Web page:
Studying for Mathematics & Physics Courses

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Mathematics and Physics may be difficult for many students, but with the right strategies, you can succeed.

Some instructors write very methodical notes, presenting step-by-step explanations and evidence for key concepts. These types of lecture notes are often ideal, and great for exam prep. In other cases, instructors like to jump between concepts, writing out only what they need to illustrate a given concept. Brief notes may be helpful, but it may be best to just follow along by listening in lecture, and then gaining a better understanding through the textbook before or after class.
There's lots of homework in Math and Physics courses, but problem sets are an excellent preview of exam material. Exam questions will likely test concepts similar to those presented in homework, but often in a more concise way. In general, if a single exam problem seems like it might take more than 20 minutes to do, consider your approach. Exam problems will generally be much quicker to solve.
It may seem daunting, but at office hours, you can sit with your instructors or TAs and go through difficult concepts at your own pace. Instructors of all disciplines, math and physics included, value the students that aren't afraid to ask questions. It is recommended to bring specific questions or concepts to the office hours.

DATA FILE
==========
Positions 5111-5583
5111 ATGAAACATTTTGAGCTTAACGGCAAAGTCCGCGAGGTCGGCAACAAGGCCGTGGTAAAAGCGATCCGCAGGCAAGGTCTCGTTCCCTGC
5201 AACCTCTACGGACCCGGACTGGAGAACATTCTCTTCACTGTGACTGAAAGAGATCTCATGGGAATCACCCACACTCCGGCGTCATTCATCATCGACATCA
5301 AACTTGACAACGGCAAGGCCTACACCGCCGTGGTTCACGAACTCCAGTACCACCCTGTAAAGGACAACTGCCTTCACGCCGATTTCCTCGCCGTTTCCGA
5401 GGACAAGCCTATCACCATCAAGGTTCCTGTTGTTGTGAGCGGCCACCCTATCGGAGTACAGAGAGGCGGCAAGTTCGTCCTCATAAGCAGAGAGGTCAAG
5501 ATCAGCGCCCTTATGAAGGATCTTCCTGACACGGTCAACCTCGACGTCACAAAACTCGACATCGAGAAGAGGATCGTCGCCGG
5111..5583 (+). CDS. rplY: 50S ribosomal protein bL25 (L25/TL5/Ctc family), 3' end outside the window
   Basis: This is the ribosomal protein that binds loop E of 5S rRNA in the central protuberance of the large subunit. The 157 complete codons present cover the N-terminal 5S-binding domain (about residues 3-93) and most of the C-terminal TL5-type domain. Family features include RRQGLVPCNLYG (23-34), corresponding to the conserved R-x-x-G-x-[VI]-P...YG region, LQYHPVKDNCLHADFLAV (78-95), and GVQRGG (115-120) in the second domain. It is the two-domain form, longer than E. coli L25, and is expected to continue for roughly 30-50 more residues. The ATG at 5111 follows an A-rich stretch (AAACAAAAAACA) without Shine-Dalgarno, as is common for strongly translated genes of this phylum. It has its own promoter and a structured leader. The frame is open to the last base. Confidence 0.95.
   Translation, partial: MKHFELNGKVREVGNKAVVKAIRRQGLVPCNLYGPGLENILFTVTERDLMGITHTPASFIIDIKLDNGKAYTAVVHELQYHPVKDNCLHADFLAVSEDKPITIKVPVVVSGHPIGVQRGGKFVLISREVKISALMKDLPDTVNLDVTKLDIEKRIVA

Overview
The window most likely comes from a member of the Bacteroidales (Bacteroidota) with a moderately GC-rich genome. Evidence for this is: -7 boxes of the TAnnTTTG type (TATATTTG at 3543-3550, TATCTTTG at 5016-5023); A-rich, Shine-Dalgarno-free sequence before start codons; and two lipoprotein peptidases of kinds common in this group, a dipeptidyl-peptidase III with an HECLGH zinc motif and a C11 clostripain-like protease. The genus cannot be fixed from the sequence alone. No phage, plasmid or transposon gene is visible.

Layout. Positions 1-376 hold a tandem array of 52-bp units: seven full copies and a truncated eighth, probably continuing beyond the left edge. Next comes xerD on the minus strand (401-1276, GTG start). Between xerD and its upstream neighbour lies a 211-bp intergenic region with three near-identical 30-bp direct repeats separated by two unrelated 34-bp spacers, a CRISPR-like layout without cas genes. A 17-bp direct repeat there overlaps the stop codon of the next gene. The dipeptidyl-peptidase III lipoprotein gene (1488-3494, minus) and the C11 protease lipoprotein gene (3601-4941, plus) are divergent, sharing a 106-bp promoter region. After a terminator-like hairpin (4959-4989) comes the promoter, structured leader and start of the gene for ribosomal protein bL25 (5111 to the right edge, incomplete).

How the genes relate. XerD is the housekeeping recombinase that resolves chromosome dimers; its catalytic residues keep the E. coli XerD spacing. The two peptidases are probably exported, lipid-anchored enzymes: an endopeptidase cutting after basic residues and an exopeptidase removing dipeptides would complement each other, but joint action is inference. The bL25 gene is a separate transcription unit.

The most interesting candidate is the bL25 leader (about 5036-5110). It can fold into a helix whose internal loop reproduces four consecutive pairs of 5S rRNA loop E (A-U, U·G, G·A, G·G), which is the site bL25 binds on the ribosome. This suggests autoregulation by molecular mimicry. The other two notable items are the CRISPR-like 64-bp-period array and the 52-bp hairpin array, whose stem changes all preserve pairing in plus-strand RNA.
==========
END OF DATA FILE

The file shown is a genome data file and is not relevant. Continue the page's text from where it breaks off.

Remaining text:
For each formula, outline what it says, recall the over-arching concept it relates to, consider which situations it applies to, and recall an example or practice problem that relies on it. If a formula sheet is not provided, make your own!
Some of us are sequential learners, preferring to tackle large concepts one small step at a time. Others are global learners, preferring to scope out the entire landscape of a topic before delving into details. In Math and Physics, both views are incredibly important. Find what works for you - explore your learning style, talk to your instructor, and look at the course content.
Study well in advance to give yourself time to look through every concept that the course covers, then honestly assess your understanding of each. Make a list of concepts you have difficulty with and try to use available resources or alternative approaches to tackle them.
Aside from your instructor’s office hours, there are plenty of resources available. Check out the list at the bottom of this page.
Books written for the general population about mathematics and physics have inspired the imaginations of many, and may do the same for you. I wouldn’t recommend this in the middle of a term, but getting a general appreciation for the beauty of math and physics can help motivate you to study for future courses.

 

Math and Physics Resources

Many first and second year math and physics courses are posted on YouTube by universities around the world such as MIT, Caltech, and Stanford. These can be time-consuming to watch, but if you can scope out a concept you have difficulty with, they can provide a helpful third-party explanation. Other resources inlcude:

Partially adapted from Felder, R.M. (1996). Matters of style. ASEE Prism, 6, 18-23.